BRAWD AUTISTICO "Who's a Pretty Boy, then?"
“HOLD HIM DOWN!”
Mam mumbles something inaudible, grappling with his wriggling arms.
“There, there- it’s alright mate, it’s alright…”
My brother screams at the top of his lungs, a blood-curdling scream that ties a knot in my stomach and makes me feel sad and pitiful. His face is a beetroot-red, veins throbbing on the side of his head… the hairdresser lunges forward, snipping off a bit of his hair. My brother wails. “Oh, my…”
“Aw, such a pretty boy! Look how handsome he is!”
A couple of months later, the living room is a war-zone again. This time around, Taid (English: grandfather) has come to help, and Mam is using electric clippers. Taid helps Dad hold him down while Mam cautiously cuts his hair whilst avoiding his kicking legs.
“Look at the telly!” someone is saying. “Sbia! Yli!”
I think it was the only time I ever saw Taid cry.
Astonishingly, nowadays, my brother delights in getting his haircut! He sits patiently in the chair, watching television, rubbing his hands together excitedly. He enjoys watching the chunks of hair drifting through the air before landing on the ground. If a clump lands on his lap, he delicately picks it up then drops it, laughing gleefully.
Truly, a scene of tranquil serenity in comparison!
I had heard of a boy at my brother’s school (see: BRAWD AUTISTICO “Special School”) who didn’t cut his hair, so I gathered from an early age that it must be “an autistic thing”. But then, in 2017, I saw a news item which opened my eyes to just how common the issue of haircuts is for people on the spectrum:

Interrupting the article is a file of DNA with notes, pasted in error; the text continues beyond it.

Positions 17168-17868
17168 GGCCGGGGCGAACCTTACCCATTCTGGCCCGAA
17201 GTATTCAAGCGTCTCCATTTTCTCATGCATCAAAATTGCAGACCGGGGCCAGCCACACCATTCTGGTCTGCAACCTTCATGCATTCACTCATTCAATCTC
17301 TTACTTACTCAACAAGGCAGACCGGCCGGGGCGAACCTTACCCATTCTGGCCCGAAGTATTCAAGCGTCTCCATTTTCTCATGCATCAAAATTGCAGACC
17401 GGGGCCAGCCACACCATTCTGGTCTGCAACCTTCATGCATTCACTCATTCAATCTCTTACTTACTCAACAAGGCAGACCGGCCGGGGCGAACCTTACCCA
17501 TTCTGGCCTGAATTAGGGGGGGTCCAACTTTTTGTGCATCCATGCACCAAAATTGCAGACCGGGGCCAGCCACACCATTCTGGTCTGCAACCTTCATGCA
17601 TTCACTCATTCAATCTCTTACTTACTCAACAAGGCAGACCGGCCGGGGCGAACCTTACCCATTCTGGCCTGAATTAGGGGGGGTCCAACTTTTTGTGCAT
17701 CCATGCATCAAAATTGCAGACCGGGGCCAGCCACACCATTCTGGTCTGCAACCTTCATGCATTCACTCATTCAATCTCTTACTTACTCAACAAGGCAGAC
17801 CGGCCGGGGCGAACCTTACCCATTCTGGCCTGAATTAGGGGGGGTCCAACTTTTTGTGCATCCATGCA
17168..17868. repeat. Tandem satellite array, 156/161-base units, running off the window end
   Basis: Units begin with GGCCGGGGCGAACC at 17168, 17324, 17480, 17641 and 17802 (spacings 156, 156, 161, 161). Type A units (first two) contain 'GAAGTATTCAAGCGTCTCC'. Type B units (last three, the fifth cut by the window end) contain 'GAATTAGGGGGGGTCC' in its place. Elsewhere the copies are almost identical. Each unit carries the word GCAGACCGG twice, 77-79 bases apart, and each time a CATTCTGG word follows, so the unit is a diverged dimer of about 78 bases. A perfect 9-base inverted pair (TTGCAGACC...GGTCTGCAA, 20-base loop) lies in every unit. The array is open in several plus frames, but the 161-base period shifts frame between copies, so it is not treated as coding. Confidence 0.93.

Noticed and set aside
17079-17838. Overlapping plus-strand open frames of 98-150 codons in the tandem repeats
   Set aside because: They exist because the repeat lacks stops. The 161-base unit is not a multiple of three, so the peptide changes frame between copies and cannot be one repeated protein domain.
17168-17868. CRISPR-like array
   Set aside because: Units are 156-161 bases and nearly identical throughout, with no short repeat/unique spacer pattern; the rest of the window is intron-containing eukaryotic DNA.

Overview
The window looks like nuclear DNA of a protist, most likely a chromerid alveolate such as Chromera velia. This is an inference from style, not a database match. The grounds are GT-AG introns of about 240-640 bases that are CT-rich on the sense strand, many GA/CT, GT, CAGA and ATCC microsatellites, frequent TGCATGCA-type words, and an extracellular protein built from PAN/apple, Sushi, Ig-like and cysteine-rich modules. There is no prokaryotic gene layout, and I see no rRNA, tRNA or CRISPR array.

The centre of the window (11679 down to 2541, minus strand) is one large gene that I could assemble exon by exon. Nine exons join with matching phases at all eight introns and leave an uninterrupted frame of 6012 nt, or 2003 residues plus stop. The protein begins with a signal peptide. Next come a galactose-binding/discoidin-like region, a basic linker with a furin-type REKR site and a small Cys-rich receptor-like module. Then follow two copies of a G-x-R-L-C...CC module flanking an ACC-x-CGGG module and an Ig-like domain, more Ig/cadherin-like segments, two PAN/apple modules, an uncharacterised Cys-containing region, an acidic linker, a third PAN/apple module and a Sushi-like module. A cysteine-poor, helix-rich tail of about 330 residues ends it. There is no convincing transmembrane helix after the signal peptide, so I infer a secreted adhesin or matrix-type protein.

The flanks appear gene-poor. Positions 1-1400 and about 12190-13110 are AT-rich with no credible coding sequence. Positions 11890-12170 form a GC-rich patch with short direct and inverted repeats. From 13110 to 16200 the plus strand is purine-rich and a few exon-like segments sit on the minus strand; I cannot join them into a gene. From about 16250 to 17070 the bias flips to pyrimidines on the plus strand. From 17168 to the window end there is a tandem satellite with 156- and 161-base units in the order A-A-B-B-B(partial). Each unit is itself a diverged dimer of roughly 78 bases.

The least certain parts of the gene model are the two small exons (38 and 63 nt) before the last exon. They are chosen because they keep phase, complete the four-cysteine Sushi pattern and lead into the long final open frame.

A barber from Briton Ferry, near Neath Port Talbot in South Wales, was on a mission to make haircuts a more pleasurable experience for autistic children.
James Williams, 27, went viral on a global scale after he posted a video of himself lying on the floor whilst cutting the hair of four-year-old autistic boy, Mason. Mason was watching the news on his phone at the time.
After that, he founded a charity called ‘Autism Barbers Assemble’, and organized an event whereby they cut the hair of sixty children with autism in a salon outside Cardiff.
Today, people travel over 150 miles to have Mr Williams cut their child’s hair!
There are several reasons why getting a haircut can prove to be a traumatic experience for people with autism:
1. Sensory Issues: People on the spectrum often have sensory processing issues, and may be hyper or hyposensitive to stimulation. For example; even the simple stroke of a hair comb may prove uncomfortable, or even painful. The sound of the electric clippers could also be deafening, and all the various sounds in a busy salon could cause a sensory overload, resulting in a “meltdown”
2. Association: This uncomfortable or painful experience occurs when they cut they hair; therefore, cutting one’s hair is painful
3. Thinking very literally: As children, they may think their hair will not grow back
4. Lack of understanding: having little to no understanding of the social expectations of getting your hair cut
5. Resisting Change: many autistic children struggle with the concept of change
6. Anxiety: Perhaps visiting a salon or having a total stranger invade their personal space can be very distressing
But these listed reasons are what you’re likely to find if you research the subject. There is another, very important factor to take into account here: